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Jennifer Zaino

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Jennifer Zaino is a New York-based freelance writer specializing in business and technology journalism. She has been an executive editor at leading technology publications, including InformationWeek, where she spearheaded an award-winning news section, and Network Computing, where she helped develop online content strategies including review exclusives and analyst reports. Her freelance credentials include being a regular contributor of original content to The Semantic Web Blog; acting as a contributing writer to RFID Journal;  and serving as executive editor at the Smart Architect Smart Enterprise Exchange group. Her work also has appeared in publications and on web sites including EdTech (K-12 and Higher Ed), Ingram Micro Channel Advisor, The CMO Site, and Federal Computer Week.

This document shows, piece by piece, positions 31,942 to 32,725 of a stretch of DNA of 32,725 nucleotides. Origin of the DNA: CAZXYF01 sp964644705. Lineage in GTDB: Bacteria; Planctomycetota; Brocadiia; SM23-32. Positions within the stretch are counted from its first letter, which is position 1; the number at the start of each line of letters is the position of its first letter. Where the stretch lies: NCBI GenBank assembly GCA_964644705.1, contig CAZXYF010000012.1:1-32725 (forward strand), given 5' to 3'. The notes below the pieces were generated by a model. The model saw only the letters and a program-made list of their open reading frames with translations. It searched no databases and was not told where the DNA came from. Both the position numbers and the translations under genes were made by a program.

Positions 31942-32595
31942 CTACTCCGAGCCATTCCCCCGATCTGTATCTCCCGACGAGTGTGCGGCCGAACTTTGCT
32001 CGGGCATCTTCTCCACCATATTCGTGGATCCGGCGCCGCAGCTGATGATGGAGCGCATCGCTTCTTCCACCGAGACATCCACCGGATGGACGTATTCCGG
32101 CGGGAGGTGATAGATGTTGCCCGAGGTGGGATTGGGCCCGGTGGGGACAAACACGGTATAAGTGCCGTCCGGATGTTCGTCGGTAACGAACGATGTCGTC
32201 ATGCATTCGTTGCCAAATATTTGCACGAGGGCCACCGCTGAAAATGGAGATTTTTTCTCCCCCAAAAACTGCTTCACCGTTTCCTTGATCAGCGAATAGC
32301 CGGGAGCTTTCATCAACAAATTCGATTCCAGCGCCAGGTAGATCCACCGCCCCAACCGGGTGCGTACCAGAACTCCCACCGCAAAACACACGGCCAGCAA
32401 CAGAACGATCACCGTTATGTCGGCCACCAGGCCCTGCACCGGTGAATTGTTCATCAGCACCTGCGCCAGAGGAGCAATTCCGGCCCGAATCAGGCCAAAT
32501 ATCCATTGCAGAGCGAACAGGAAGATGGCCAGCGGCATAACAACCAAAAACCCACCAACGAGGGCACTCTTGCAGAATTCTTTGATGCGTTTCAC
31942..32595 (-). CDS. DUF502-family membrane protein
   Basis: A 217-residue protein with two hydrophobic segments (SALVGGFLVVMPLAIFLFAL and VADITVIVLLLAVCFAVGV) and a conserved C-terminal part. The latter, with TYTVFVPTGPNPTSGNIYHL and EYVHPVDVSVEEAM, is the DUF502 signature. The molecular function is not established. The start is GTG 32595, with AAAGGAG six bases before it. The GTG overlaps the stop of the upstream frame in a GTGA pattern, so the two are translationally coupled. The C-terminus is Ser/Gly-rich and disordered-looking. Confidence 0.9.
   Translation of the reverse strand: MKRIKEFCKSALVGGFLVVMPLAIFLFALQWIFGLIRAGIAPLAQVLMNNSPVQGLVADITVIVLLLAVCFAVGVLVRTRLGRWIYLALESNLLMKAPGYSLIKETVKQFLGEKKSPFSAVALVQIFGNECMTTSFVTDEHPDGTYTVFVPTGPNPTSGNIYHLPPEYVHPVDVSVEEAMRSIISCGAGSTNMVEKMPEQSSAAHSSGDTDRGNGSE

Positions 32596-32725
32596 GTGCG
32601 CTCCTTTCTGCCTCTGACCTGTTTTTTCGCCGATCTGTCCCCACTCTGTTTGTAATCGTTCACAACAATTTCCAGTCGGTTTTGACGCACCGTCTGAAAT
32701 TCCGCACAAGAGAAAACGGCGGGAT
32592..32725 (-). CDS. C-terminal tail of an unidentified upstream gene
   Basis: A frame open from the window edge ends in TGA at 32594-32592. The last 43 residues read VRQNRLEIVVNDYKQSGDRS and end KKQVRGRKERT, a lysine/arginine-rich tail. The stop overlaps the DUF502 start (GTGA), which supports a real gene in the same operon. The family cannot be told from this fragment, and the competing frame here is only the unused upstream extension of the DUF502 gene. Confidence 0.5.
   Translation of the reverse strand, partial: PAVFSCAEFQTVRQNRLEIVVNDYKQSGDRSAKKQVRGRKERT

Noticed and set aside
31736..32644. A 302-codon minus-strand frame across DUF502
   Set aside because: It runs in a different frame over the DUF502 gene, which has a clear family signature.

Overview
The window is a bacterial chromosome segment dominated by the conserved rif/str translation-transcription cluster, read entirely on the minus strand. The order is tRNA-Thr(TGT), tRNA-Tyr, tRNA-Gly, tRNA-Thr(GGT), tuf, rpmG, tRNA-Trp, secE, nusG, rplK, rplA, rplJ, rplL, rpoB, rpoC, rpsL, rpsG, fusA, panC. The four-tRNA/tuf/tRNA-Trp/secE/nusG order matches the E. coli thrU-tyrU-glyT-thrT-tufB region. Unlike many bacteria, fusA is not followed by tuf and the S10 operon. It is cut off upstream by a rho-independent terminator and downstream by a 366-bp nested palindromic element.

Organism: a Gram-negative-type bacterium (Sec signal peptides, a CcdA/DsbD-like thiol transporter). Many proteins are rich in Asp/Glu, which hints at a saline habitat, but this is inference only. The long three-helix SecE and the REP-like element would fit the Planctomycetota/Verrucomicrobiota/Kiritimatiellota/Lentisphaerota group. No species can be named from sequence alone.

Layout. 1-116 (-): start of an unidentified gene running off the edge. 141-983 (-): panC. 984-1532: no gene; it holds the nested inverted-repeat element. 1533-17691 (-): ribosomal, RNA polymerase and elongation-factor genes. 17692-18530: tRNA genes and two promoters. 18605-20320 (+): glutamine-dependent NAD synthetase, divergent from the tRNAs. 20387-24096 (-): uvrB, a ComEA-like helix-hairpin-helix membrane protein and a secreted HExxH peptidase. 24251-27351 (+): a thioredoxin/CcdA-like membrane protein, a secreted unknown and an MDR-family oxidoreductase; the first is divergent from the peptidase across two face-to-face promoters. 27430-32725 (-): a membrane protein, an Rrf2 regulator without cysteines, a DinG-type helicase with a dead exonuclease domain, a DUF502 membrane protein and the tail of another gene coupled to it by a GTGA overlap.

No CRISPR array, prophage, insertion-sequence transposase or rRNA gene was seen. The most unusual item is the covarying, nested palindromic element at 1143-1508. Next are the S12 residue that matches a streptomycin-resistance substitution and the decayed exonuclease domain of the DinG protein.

• I’m glad to see Saffron getting some coverage, but this reads like an advertorial rather than an article on cognitive computing. In particular, you start off by mentioning IBM Watson, then allow the CPO of Saffron to mischaracterize the way Watson works as he touts their approach. Watson does not “sit atop a base of user-entered facts” or try to “find the best match from its facts base” and he should know better. This is either ignorance or an intentional misrepresentation, either is unacceptable.

    I’ve interviewed executives from Saffron and the Watson Group (disclosure: IBM is a client of mine). My thoughts on Watson and my interviews with Watson users are public on my YouTube channel, and when Saffron makes its users available for comment I’ll be happy to interview them, too. Each approach has it’s benefits. Let’s focus on what each one actually does, rather than making misleading claims about the competition. That’s no way to educate the public about cognitive computing.